This week, columnist John Griff wonders where our love of the latest gadgets comes from...
What is the basis of our love affair with gadgetry? What is a gadget? And what’s the latest gadget that you’ve equipped yourself with?
That love affair is a very real one.
As human beings at the forefront of technological change, our desire to see “the next big thing” drives innovation ever harder, ever faster.
When I worked for a bank I was told that it took a generation to get people to use cheques.
When the first cash card came out it took 10 years to be accepted.
The very first credit cards were accepted within about five years and the onset of online banking was almost instantaneous.
When you now add in contactless payment or even payment using your phone or watch, you can see how quickly things develop.
My father was a great one for gadgets. When I was at school I recall him bringing home his first ever LED calculator.
Then, it had cost him a comparative king’s ransom. An engineer, he was fascinated by gadgets – these days I carry around the kind of calculating power on my phone that would have seemed utterly impossible just a couple of generations ago.
Cost is, perhaps, the most significant factor in our acquisition of gadgets.
Over the years, component costs have fallen dramatically and with us being inseparable from our phones, the software is perhaps more important than the slab of electronics from which it operates.
We live in technological times, but at what social cost? Gadgets are devices of desire, the origins of envy or possibly the kinds of thing that society fights over.
Is a nuclear weapon a gadget? Is a car? Or are both merely the inventions of mankind and a measure by which others respect the owners of them?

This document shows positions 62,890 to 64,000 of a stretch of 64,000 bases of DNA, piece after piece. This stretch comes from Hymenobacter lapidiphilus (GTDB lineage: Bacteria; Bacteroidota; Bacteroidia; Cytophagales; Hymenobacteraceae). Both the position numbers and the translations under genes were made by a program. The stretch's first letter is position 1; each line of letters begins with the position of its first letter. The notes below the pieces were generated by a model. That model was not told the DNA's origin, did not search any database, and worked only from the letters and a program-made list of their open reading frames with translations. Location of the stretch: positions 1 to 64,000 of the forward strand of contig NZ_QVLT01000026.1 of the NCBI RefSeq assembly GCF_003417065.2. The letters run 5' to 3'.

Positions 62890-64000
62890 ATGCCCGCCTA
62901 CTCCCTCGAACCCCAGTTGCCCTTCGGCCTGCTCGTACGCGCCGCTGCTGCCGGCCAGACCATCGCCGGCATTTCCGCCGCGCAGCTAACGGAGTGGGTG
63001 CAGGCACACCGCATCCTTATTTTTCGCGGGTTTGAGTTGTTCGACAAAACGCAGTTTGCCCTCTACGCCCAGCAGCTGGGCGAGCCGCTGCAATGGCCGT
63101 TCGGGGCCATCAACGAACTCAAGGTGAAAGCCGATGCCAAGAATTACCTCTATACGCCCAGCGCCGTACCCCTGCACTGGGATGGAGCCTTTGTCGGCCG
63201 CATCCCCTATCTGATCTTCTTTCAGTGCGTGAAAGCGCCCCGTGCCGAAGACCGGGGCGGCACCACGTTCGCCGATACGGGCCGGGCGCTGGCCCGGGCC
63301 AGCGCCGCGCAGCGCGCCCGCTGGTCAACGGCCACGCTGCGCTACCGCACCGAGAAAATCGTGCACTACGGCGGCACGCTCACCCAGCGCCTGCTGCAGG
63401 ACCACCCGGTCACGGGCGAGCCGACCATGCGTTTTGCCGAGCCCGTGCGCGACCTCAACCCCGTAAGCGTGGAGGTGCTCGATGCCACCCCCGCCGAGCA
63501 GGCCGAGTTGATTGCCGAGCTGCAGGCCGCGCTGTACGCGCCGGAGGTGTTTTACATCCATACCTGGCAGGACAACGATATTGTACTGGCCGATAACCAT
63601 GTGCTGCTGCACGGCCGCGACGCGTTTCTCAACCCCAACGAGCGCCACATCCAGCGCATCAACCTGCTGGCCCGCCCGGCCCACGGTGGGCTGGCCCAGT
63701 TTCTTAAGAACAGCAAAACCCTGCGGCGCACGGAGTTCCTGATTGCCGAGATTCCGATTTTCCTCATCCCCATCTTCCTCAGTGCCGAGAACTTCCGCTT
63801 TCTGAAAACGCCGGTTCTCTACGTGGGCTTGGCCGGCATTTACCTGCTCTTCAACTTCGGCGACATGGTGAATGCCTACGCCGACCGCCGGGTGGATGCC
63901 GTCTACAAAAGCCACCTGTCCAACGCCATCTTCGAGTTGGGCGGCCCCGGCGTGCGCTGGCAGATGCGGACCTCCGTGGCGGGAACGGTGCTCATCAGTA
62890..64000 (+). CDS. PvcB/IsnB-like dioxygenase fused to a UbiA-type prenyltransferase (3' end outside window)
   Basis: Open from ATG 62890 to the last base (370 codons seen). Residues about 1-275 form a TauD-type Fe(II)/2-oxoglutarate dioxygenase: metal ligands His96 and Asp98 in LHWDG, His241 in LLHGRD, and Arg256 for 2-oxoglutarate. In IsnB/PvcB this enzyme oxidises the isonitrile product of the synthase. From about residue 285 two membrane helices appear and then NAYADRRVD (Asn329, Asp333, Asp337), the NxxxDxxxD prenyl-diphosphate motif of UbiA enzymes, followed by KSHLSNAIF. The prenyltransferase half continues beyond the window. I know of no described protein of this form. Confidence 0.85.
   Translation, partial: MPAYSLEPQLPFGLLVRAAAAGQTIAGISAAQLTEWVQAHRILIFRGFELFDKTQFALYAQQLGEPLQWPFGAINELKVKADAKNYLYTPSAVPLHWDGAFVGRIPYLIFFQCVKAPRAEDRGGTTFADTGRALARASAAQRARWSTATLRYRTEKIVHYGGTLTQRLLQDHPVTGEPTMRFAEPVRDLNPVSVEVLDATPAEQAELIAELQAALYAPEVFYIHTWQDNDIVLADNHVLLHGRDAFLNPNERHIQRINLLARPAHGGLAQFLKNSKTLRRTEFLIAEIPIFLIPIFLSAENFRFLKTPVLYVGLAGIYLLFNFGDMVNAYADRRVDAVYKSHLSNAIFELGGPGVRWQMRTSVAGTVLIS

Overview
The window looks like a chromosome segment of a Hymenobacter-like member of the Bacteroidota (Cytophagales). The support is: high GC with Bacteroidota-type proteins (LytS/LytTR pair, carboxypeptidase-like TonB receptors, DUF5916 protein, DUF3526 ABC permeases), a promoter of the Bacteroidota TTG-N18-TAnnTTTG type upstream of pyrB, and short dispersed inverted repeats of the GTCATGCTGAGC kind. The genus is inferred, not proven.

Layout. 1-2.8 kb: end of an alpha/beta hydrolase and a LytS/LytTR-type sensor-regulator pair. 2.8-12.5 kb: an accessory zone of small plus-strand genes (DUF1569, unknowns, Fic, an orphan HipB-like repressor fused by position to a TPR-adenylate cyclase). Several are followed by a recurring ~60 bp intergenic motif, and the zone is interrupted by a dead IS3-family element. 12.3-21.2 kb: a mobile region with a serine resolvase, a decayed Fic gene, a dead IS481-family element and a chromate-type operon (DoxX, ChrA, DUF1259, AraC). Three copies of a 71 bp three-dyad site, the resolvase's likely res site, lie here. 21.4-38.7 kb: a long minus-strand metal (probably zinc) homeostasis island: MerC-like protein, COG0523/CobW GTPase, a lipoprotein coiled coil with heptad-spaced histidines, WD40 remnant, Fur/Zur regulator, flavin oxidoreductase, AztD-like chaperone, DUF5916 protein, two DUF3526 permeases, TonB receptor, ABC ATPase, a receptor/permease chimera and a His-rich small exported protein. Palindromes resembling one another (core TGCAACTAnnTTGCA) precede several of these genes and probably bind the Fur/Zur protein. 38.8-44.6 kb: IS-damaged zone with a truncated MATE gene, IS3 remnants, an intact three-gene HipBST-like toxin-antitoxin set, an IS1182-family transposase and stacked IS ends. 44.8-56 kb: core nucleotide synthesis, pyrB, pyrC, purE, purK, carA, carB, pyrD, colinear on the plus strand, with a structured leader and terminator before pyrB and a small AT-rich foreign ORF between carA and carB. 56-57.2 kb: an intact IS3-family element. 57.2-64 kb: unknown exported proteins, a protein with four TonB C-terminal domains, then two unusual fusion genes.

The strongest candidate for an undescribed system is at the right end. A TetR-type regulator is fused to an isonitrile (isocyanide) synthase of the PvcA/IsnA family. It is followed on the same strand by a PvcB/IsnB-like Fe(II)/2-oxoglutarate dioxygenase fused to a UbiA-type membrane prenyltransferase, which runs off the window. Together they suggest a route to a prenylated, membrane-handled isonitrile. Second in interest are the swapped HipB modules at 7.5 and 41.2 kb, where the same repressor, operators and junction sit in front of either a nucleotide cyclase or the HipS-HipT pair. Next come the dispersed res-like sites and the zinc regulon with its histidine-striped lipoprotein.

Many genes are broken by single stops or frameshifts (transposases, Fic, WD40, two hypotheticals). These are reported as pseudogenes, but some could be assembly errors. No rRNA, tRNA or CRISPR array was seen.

The most recent gadget that’s come my way is a set of bluetooth earpieces.
Blatantly modelled on the product of a certain and massively powerful corporate organisation (you know the one), I bought them online in order to test a theory as much as anything else.
Some years ago I helped to crowdfund a company wanting to develop the idea of earpieces without wires – to me it seemed like a great idea.
At a cost of £250, months later I received my own set and was impressed by their sound, function and weight.
A month ago I bought my latest set. Had I bought them from the phone manufacturer producing them, I would’ve paid well over £100 – a notable price drop. Here, my new purchase cost me just £8 and with the same functionality.
This drop in cost - 97 per cent - from something that was a real economic stretch to something little more than pocket money priced I found impressive, particularly because the actual performance of the earpieces was nigh on identical. Progress.
If it’s not the mobile phone, what is the greatest gadget ever invented? It is, of course, an entirely individual selection but I would venture to suggest that the dishwasher ought to be there somewhere near the top of the list.
The one we have at home broke down last week and its absence from our domesticity was felt immediately.
Mercifully the guy who came to fix it and restore harmony was both knowledgeable and affable, and he soon resurrected what is actually quite an ancient piece of technology.
Perhaps that is the point of gadgets. Labour saving, unobtrusive, life enhancing. And accessible.
The government is apparently looking at a technological solution to the Irish backstop issue with regard to Brexit.
I wonder what kind of gadgetry they have in mind…